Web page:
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Dragon boat races part of survivor's plan to kick breast cancer's butt

Cynthia Gromada-Dominske launched an exercise routine late last year after a battle with breast cancer, but a new opportunity to ramp things up came this spring in the form of the Hope Chest Buffalo Dragon Boat Festival.

The 55-year-old Grand Island resident will be among 80 fellow breast cancer survivors from the region to participate Saturday in a series of races on the Buffalo River, off RiverWorks, 359 Ganson St.

“I feel a lot stronger after preparing for the races,” said Gromada-Dominske, who enrolled in December in an ongoing exercise study at Roswell Park Comprehensive Cancer Center, and went to work fitness-wise. Treatment for her aggressive form of breast cancer included a lumpectomy, four rounds of chemotherapy and 34 bouts of radiation.

Her coworkers at Columbus-McKinnon, in Amherst, helped Gromada-Dominske build her endurance afterward by accompanying her on walks on the CrossPoint office park campus where the regional headquarters for the chain and hoist manufacturer is located.

Hope Chest Buffalo Dragon Boat Racing Team

Several of them will compete in a corporate challenge as part of the Dragon Boat races, which run from 7:45 a.m. to 5 p.m. as part of the annual fundraiser for Hope Chest, a regional nonprofit that provides exercise and nutrition classes, emotional support, and paddling training for breast cancer survivors.

Races start at 8:30 and 11 a.m., and noon and 5 p.m.; visitors are welcome to stop by throughout the day to peruse vendors and learn more about breast cancer and its treatment. For more information, visit

Gromada-Dominske walked and gardened before her cancer diagnosis in April 2017, She also participated in two Century Rides for the Leukemia and Lymphoma Society, and was preparing for a third when she learned she had breast cancer. She rode the Ride for Roswell last June, three weeks after her lumpectomy.

“I worked through it because I wanted the most normalcy in my days,” she said. “I had to get up and get dressed, which was very discouraging with no hair, no eyelashes. I only wore my wigs twice and went with a headband and hats. I wanted to be joked with at work, and everybody knew my cause: get a mammogram, find out if you have breast cancer in your family. It was such a rude awakening for me that if I could save somebody else’s life, I wanted to do it.”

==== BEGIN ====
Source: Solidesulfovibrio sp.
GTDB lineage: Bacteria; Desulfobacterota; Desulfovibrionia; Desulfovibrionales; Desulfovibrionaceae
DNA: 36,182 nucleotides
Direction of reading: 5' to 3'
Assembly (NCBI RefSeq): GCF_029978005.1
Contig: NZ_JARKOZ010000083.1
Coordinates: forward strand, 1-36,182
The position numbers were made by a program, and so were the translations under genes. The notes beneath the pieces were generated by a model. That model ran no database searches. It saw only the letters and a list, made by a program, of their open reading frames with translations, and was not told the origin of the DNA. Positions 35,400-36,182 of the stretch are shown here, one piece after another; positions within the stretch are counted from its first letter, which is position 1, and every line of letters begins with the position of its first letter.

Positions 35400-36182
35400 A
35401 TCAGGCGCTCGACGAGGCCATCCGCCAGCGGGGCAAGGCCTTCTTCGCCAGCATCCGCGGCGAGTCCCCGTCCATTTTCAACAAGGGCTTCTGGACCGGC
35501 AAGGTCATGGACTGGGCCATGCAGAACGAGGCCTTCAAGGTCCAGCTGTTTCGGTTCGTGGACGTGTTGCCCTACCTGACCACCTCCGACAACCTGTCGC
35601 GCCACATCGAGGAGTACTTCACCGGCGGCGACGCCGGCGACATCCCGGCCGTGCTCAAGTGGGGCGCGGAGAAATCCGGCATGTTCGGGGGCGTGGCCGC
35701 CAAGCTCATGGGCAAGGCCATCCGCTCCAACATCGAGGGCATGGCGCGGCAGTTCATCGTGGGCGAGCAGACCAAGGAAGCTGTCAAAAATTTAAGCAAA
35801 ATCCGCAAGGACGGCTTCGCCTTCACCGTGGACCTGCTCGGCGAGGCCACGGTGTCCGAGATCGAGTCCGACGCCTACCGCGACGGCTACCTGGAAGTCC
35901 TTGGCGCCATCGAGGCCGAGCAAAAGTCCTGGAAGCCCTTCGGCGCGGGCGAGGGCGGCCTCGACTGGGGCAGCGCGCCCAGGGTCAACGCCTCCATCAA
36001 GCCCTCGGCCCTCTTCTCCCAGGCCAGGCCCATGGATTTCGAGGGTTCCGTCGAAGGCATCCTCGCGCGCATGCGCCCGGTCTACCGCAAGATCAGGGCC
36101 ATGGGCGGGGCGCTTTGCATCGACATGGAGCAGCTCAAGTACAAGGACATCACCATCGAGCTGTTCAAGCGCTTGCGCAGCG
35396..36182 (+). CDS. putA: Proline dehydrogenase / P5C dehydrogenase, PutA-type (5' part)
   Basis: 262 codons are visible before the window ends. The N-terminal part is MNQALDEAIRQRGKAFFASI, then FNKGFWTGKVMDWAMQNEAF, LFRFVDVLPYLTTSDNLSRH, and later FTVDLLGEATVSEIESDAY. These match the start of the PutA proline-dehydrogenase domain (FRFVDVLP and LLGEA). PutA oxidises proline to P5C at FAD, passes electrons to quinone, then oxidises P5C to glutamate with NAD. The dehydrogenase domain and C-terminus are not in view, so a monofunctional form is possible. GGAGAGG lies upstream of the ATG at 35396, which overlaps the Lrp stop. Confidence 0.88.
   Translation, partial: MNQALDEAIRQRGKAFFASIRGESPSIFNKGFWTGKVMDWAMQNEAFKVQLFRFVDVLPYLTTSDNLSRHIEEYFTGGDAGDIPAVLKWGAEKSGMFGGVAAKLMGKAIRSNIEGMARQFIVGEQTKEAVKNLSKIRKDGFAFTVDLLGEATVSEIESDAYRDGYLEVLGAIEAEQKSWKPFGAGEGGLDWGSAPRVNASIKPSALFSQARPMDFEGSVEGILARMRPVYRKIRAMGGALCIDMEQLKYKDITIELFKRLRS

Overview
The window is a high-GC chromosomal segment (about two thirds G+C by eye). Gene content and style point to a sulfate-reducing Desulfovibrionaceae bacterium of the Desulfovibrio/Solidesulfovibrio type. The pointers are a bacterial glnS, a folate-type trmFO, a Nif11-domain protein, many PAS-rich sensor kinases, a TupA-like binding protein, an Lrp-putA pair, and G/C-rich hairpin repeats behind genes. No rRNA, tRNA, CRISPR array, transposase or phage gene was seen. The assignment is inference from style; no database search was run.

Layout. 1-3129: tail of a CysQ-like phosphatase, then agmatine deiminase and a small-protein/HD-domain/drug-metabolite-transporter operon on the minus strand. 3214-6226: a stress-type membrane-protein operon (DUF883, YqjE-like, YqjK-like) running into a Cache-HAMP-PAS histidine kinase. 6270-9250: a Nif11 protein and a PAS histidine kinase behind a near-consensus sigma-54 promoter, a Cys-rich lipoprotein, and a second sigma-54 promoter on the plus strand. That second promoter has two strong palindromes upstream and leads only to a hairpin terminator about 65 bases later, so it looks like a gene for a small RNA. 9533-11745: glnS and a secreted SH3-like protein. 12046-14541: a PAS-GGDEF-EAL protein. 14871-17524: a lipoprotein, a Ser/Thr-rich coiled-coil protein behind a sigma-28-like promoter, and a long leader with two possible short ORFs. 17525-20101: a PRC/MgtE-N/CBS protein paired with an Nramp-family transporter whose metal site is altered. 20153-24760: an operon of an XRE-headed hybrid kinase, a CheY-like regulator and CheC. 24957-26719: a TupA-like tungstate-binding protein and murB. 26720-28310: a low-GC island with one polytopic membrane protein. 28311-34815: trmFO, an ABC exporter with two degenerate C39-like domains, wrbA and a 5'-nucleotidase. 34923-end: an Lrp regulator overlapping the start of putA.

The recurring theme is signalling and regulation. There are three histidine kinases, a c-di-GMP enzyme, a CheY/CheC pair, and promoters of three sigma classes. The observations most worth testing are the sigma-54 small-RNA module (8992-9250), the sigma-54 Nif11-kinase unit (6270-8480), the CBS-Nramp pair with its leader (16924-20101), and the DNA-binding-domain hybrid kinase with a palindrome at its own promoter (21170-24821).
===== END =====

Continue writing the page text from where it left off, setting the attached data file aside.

Within several weeks of enrolling in the Roswell study, she was figuratively off to the races.

Roswell Park cancer patients help establish link between exercise, longevity

“It was a very, very slow start because of healing. You don’t realize how far back you went,” she said. “I got a FitBit. I started with walking, walked two flights of stairs; once at first, then several times a day. I enrolled in a Zumba study with an xBox at home. I tried weights at home. I needed a different environment. I needed the socialization. I needed people."

Her fitness schedule intensified by February, after she and some of her colleagues decided to participate in the Dragon Boat Festival and started to fundraise.

Gromada-Dominske enrolled in Hope Chest exercise classes free to breast cancer survivors at BAC for Women locations, and free LiveStrong classes available through YMCA Buffalo Niagara sites. She packed her weeknight and Saturday schedule with cardio, Zumba and spinning classes – at least two days a week, back-to-back - easing up a bit when twice-a-week Dragon Boat practices started in the Buffalo Harbor several weeks ago.

She continues to walk during lunch on weekdays with a couple of colleagues.

“I don’t do anything at home,” she said with a smile. “No laundry. No dishes. My husband, Randy, is supportive. He’s my backbone.”

Cynthia Gromada-Dominske, second from right, has lost weight, slowly, as she's ramped up her fitness program this year. (Mark Mulville/Buffalo News)

Gromada-Dominske has lost 15 pounds since the start of the year.

“It’s coming off slowly,” she said. “I still struggle with my weight but I think that has a lot to do with the medication I’m taking, Tamoxifen.”

Her latest six-month exam came back clear – and Gromada-Dominske looks to include plentiful fitness among her healthy choices to keep things that way.

“Cancer kicked my [butt] and I kicked it back,” she said. “I want to be sassy. I want to be bold. I want to get up and dance. Exercise has changed my life.”


Twitter: @BNrefresh, @ScottBScanlon


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